(Adds PBF Energy, Valero Energy, paragraph 3)
By Erwin Seba
HOUSTON, July 11 (Reuters) - Threatened flooding from a storm in the U.S. Gulf of Mexico that cut nearly a third of the region’s oil production has forced the shutdown of a coastal refinery, pushing oil and gasoline prices higher on Thursday.
Phillips 66 said it expected to complete the closing of its 253,600-barrel-per-day (bpd) Alliance, Louisiana, refinery this morning after local authorities ordered a mandatory evacuation of the area.
PBF Energy and Valero Energy Corp do not plan to idle their refineries in Chalmette and Meraux, Louisiana, sources familiar with plant operations said on Thursday morning.
Oil companies have shut a third of offshore U.S. Gulf of Mexico production ahead of the storm that could become Hurricane Barry late Friday, according to a National Weather Service (NWS) forecast.
Offshore oil and gas platforms operated by Anadarko Petroleum, Chevron, Royal Dutch Shell and others were evacuated, and many halted production, according to company reports.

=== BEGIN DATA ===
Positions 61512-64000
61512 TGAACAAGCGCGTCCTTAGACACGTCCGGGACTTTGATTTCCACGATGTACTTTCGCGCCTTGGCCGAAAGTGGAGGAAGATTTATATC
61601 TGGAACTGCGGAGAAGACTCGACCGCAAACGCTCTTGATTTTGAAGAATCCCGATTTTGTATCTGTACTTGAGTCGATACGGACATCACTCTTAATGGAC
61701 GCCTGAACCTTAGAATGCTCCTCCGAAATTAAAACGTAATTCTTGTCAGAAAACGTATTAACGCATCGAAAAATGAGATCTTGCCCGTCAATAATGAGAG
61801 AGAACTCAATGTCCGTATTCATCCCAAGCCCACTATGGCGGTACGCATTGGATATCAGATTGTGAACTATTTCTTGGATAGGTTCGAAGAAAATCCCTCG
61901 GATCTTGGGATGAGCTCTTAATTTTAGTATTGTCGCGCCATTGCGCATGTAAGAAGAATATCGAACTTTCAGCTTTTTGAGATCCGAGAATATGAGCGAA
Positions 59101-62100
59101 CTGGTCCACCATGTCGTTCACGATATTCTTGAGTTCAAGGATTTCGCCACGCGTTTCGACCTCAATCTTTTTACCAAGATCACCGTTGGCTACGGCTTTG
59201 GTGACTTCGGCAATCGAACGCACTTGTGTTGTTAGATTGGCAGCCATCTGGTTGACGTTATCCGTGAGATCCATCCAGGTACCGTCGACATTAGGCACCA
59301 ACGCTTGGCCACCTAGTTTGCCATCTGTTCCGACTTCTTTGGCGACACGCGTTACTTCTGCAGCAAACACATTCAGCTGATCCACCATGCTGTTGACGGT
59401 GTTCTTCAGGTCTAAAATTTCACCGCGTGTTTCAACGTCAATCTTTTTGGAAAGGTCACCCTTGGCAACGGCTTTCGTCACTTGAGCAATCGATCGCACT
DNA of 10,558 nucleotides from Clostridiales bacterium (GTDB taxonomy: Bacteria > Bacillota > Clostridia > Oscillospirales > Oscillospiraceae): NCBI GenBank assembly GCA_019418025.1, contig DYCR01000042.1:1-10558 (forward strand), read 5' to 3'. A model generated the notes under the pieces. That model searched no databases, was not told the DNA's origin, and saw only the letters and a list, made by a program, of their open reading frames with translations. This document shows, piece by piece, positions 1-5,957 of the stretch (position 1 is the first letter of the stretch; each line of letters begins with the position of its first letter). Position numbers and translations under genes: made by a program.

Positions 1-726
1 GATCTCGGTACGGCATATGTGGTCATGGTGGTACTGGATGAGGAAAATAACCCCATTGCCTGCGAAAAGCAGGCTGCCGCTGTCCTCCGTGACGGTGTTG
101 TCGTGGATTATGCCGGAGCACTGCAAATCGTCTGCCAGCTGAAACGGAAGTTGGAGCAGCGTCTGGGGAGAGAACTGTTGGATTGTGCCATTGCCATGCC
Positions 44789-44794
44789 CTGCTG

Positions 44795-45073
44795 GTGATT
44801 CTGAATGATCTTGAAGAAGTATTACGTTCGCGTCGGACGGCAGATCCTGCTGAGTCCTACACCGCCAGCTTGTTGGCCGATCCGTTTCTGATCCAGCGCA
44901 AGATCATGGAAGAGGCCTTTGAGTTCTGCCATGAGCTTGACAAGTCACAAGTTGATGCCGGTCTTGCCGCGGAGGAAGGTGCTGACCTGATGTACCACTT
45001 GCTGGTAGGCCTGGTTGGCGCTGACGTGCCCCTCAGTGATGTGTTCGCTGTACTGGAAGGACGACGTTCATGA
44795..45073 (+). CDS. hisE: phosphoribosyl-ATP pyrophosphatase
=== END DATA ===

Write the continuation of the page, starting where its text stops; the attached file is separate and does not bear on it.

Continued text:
Crude futures, which rose more than 4% on Wednesday, were fractionally higher on Thursday, with U.S. crude trading at $60.60, the highest since May. Gasoline futures also rose a fraction.
On Thursday morning, the potential storm was about 115 miles (185 km) southeast of the mouth of the Mississippi River, moving west at about 5 miles per hour (7 km per hour). It could make landfall on Saturday on the Louisiana coast, forecasters said.
The potential storm could become a Category 1 hurricane with winds of at least 74 mph (119 kph) and drive ocean water up the Mississippi, forecasters said. The storm surge is projected to be 3 feet to 6 feet (.9 meter to 1.8 meters), according to the weather service.
The Alliance refinery sits next to the river 39 miles (63 km) south of New Orleans. The last hurricane to flood the refinery was 2012’s Hurricane Isaac. The refinery was also shut by Hurricane Gustav in 2008 and Hurricane Katrina in 2005.
In 2017, Hurricane Nate led Phillips 66 to shut the refinery, which was restarted within days as the storm turned away from the area. (Reporting by Erwin Seba; editing by Jonathan Oatis and David Gregorio)